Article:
The Sultan Of Swat
Babe Ruth

Baseball player. Born George Herman Ruth, Jr., on February 6, 1895, in Baltimore, Maryland. He was the first of eight children born to Kate and George Herman Ruth, Sr. Most of the Ruth children died in infancy and only George Jr. and his sister Mamie survived to maturity. Little George, as he was called, grew up in a poor waterfront neighborhood in Baltimore, where he lived above the family saloon.

In 1902, the Ruth’s sent their son away to St. Mary’s Industrial School for Boys, which was both a reformatory and an orphanage. Ruth developed a love for sports, particularly baseball, which served as his escape from the strict environment at St Mary’s. From an early age he showed potential as an athlete, and in his late teens he had developed into a professional candidate. His tough southpaw pitching attracted Jack Dunn, manager of the minor league Baltimore Orioles. In 1914, the Orioles signed Ruth to his first professional baseball contract. He became the team’s youngest member, and was befittingly nicknamed “Babe.”

Within five months, 19-year-old Ruth graduated to the major leagues, and signed with the Boston Red Sox. He remained with the team for six seasons, alternating positions as pitcher and outfielder. With his great pitching, powerful bat, and winning personality, he was quickly on his way to greatness, overshadowing players like Ty Cobb and Honus Wagner.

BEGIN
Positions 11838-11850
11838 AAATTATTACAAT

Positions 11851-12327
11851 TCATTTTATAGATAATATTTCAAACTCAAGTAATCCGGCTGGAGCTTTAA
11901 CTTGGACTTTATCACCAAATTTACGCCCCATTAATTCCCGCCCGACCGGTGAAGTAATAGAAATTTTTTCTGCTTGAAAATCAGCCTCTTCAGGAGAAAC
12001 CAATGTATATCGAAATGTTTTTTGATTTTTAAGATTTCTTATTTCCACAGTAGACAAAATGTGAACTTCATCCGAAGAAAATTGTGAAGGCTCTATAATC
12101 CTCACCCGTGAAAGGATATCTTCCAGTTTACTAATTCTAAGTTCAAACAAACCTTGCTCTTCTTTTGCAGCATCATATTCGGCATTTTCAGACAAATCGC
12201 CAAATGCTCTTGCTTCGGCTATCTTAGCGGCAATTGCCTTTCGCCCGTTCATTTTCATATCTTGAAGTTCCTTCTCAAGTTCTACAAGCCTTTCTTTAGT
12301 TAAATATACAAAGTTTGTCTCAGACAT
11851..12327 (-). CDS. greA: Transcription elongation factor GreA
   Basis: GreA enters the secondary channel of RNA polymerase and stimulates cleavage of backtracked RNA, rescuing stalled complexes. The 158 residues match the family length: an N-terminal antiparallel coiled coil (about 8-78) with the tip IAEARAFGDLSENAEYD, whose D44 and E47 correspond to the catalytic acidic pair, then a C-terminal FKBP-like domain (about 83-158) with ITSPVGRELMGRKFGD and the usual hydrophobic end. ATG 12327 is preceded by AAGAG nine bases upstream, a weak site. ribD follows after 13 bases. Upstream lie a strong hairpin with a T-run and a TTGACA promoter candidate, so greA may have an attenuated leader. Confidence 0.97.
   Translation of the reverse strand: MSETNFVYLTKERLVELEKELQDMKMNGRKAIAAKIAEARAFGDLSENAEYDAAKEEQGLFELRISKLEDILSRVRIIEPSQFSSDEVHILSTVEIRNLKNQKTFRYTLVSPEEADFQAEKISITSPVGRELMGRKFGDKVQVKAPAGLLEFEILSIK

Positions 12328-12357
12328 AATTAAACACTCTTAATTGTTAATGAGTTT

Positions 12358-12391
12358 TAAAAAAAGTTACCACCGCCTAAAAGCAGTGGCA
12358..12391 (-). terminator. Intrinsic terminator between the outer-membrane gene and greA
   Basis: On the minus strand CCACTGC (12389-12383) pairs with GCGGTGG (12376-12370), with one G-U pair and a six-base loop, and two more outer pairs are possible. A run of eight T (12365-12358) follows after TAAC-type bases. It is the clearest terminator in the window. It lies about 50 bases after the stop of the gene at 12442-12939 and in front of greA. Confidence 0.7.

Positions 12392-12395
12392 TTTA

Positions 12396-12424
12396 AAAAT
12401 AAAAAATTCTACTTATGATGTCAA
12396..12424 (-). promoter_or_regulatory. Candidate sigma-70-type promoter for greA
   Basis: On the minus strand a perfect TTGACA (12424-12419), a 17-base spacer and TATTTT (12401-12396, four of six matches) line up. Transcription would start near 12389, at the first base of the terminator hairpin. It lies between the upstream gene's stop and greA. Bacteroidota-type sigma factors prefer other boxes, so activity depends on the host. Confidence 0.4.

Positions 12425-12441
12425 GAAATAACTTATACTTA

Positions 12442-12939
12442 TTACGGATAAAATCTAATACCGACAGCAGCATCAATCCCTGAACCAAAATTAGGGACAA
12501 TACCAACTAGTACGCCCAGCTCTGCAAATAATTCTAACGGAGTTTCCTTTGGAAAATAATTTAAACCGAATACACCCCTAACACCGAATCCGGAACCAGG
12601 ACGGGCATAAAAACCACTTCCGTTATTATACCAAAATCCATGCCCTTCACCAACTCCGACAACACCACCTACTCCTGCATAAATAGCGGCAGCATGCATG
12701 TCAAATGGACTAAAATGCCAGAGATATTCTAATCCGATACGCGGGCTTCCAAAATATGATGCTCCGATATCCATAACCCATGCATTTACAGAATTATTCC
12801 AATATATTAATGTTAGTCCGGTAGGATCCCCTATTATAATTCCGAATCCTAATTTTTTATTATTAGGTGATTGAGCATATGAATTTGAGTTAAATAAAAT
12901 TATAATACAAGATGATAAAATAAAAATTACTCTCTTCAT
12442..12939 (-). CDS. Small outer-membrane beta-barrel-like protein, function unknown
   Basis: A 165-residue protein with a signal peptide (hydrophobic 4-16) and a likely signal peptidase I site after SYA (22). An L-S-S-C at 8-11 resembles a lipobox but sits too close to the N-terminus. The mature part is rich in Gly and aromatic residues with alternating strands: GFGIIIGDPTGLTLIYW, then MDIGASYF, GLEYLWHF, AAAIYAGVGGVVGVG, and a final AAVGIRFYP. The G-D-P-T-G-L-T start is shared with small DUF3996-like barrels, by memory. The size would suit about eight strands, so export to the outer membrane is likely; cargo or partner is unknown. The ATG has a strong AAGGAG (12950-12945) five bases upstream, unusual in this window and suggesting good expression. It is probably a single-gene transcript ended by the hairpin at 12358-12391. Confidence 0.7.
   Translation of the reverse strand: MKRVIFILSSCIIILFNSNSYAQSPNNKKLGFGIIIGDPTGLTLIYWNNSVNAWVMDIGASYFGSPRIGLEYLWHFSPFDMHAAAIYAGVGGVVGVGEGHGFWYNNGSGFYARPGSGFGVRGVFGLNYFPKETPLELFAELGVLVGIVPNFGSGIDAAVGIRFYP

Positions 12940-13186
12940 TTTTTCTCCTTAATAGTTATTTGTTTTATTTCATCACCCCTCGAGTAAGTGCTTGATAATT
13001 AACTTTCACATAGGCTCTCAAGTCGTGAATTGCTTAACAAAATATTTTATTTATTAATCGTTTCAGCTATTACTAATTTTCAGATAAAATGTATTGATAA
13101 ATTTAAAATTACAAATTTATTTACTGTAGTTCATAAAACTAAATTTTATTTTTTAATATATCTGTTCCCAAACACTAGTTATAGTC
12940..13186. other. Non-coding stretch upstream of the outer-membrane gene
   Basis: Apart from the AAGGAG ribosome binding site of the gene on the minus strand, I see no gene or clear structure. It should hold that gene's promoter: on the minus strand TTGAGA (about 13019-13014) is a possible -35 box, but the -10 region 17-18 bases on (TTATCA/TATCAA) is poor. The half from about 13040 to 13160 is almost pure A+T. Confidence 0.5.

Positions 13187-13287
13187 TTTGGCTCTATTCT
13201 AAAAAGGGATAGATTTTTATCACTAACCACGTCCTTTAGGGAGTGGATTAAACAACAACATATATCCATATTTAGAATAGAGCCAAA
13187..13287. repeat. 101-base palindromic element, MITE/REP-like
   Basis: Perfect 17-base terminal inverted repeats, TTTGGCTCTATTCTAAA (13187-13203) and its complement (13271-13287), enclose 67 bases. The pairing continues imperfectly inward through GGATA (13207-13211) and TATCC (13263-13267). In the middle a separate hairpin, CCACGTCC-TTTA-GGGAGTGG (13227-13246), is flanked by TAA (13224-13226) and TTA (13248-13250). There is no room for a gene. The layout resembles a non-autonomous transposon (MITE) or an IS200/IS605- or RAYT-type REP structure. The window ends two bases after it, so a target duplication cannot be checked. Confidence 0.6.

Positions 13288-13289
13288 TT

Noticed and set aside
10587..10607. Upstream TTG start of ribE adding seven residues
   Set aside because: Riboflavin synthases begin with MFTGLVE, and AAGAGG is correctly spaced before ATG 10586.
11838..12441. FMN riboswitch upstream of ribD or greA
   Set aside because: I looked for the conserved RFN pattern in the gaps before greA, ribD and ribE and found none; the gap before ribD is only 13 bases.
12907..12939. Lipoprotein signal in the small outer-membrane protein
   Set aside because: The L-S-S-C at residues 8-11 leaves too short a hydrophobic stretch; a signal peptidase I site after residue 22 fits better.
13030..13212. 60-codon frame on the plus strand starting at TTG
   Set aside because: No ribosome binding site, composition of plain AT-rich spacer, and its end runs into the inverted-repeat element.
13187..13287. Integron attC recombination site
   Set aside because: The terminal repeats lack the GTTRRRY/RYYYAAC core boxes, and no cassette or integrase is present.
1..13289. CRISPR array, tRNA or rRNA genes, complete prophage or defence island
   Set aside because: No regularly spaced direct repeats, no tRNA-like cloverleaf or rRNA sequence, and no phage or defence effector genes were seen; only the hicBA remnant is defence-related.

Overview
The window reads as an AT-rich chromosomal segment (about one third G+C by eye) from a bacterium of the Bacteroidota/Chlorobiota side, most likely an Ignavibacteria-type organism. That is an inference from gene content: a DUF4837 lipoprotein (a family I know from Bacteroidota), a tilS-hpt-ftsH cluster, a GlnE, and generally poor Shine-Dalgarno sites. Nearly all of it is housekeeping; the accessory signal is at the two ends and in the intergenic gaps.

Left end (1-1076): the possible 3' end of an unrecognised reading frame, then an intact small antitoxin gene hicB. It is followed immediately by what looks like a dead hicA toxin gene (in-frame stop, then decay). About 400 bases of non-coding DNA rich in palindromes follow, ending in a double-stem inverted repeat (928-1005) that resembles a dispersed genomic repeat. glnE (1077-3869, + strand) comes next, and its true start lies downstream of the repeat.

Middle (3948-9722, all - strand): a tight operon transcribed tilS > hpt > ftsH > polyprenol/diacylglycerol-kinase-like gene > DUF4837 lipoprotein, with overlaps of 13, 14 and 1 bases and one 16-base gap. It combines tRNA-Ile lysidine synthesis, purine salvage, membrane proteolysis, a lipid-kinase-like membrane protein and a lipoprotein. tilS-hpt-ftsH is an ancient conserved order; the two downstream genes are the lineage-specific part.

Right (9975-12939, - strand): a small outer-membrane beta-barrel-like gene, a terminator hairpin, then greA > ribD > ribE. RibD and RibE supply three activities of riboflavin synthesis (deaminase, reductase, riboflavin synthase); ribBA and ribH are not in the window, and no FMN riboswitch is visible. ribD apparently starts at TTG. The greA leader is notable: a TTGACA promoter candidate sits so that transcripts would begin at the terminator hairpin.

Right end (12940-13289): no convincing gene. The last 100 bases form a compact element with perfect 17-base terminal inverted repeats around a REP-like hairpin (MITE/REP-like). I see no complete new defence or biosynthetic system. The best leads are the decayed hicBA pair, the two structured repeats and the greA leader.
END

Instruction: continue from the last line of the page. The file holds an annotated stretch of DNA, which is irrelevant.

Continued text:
After a controversy revealed that the Chicago White Sox conspired to throw the 1919 World Series, the sport of baseball was in need of a hero. The scandal had shaken the public’s faith in the game. However, in 1919, while still a part-time pitcher for the Red Sox, Ruth made his home-run assault on the record books. His 25th home run that year shattered the modern major league record held by the now forgotten Gabby Kraveth. By the end of the year, Ruth’s record was an unprecedented 29 home runs, and he was credited with reviving faith in the game.

In December of 1919, the Boston Red Sox sold the invaluable player to New York Yankee owner Colonel Jacob Ruppert. Ruppert bought Ruth’s contract for over $100,000, which was a staggering price at the time. In 1920, Ruth joined the Yankees, who as yet had never won a pennant. For years they played in the shadow of the New York Giants. Without a baseball park to call their own, the Yankees were forced to hold their games at the Giants’ Polo Grounds.

Ruth started as a full-time outfielder, hitting 54 home runs his first year with the Yankees. Shortly after, he became baseball’s preeminent player, and such a drawing card that New York built a new stadium for the crowds he was attracting. Yankee Stadium had its opening day on April 4, 1923, with a total attendance of 74,000. The stadium became known as “The House That Ruth Built,” and the period became known as the Golden Age of Baseball. On opening day, Ruth made the first home run in Yankee Stadium history.

Ruth's slugging percentages in 1920 and 1921 were .847 and .846. Neither figure has ever been approached. In fact, a slugging percentage higher than .704 has been achieved only 20 times, eight by Ruth. In 1923, hitting .393, he was named the league’s Most Valuable Player, and capped off the year by ushering the Yankees to their first World Series Championship. He also led the American League in home runs from 1919-1924, and again from 1926-1931.